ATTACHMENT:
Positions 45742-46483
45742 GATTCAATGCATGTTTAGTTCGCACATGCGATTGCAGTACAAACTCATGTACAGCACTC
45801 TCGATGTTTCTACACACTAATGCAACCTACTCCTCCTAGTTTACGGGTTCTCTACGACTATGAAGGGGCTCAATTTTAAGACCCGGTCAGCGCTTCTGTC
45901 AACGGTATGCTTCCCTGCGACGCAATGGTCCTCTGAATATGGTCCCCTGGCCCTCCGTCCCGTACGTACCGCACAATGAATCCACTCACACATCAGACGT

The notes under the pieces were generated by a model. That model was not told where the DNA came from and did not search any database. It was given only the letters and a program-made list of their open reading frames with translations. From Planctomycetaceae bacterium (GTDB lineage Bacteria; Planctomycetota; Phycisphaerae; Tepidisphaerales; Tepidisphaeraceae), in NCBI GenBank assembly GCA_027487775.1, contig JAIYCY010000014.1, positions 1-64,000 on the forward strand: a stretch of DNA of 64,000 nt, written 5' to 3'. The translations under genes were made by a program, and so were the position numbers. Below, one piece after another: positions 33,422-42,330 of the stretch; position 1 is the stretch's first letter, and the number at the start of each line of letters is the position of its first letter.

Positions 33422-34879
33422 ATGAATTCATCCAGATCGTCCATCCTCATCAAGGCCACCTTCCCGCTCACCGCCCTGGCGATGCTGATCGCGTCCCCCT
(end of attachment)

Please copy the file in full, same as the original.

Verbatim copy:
Positions 45742-46483
45742 GATTCAATGCATGTTTAGTTCGCACATGCGATTGCAGTACAAACTCATGTACAGCACTC
45801 TCGATGTTTCTACACACTAATGCAACCTACTCCTCCTAGTTTACGGGTTCTCTACGACTATGAAGGGGCTCAATTTTAAGACCCGGTCAGCGCTTCTGTC
45901 AACGGTATGCTTCCCTGCGACGCAATGGTCCTCTGAATATGGTCCCCTGGCCCTCCGTCCCGTACGTACCGCACAATGAATCCACTCACACATCAGACGT

The notes under the pieces were generated by a model. That model was not told where the DNA came from and did not search any database. It was given only the letters and a program-made list of their open reading frames with translations. From Planctomycetaceae bacterium (GTDB lineage Bacteria; Planctomycetota; Phycisphaerae; Tepidisphaerales; Tepidisphaeraceae), in NCBI GenBank assembly GCA_027487775.1, contig JAIYCY010000014.1, positions 1-64,000 on the forward strand: a stretch of DNA of 64,000 nt, written 5' to 3'. The translations under genes were made by a program, and so were the position numbers. Below, one piece after another: positions 33,422-42,330 of the stretch; position 1 is the stretch's first letter, and the number at the start of each line of letters is the position of its first letter.

Positions 33422-34879
33422 ATGAATTCATCCAGATCGTCCATCCTCATCAAGGCCACCTTCCCGCTCACCGCCCTGGCGATGCTGATCGCGTCCCCCT